Let's do an immediate rough calculation from these first two points.  Total wage costs come to about 24% of total income.  IAM workers are 19% of the total workforce, and can be reasonably expected to earn less than the average wage earned by engineers, executives, etc.  So let's say that their costs are 16% of total wages.  If we halve the cost of IAM employees, this represents a saving of $1.25 billion in 2008 and $1.2 billion in 2007.  For sure, a billion dollars is a lot of money, but it is not quite 2% of the total revenue earned by Boeing.  So, first go-round suggests that halving the IAM labor costs represent a 2% overall saving/benefit.

But even this minimal 2% saving is an overstatement, because it assumes we are halving the cost of all IAM employees.  Only a very few of them will be replaced by half priced labor in SC.  The actual savings will be enormously lower than this.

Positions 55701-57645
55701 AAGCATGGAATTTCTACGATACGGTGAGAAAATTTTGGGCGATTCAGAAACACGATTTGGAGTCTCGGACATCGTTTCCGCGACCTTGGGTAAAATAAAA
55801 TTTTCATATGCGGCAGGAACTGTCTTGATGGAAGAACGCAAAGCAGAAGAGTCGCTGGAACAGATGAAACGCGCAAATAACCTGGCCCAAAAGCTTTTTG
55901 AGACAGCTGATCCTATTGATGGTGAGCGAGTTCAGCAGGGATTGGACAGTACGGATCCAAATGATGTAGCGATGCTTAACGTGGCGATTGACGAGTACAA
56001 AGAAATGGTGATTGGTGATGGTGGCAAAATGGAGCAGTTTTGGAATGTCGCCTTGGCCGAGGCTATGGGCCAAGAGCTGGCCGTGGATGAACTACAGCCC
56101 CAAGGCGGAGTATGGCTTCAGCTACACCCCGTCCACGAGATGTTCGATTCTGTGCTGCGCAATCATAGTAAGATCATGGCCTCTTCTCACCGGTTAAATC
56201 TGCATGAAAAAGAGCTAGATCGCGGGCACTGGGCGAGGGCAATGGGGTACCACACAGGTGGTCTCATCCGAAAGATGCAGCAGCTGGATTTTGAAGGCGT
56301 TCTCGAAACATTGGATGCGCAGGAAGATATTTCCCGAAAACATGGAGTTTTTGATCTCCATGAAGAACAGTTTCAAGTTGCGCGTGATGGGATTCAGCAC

We know that the 787 is unique in Boeing history, inasmuch as it is almost completely built elsewhere, by other unrelated companies.  Most Boeing planes have some componentry outsourced, but the 787 has just about everything outsourced.  All the Boeing production line employees do is almost literally bolt the bits together, and snap the connectors into place.  The Boeing labor content in a 787 is massively less than the labor content in any of its other planes (from memory, I think there is about ten times fewer Boeing man hours to assemble a 787 than to assemble eg a 777).  Most of the labor costs are incurred by the sub-contractors, and these costs are unaffected by Boeing's new production line in SC.

So the actual labor savings created by this SC production line become relatively trivial.

Another point.  Does Boeing really need to go to the lowest labor cost state in order to compete with Airbus - especially now with a soaring Euro and a falling dollar (which makes Boeing planes cheaper and Airbus planes more expensive)?  No, it doesn't.  France and Germany - where Airbus planes are built - are hardly 'right to work' low cost states.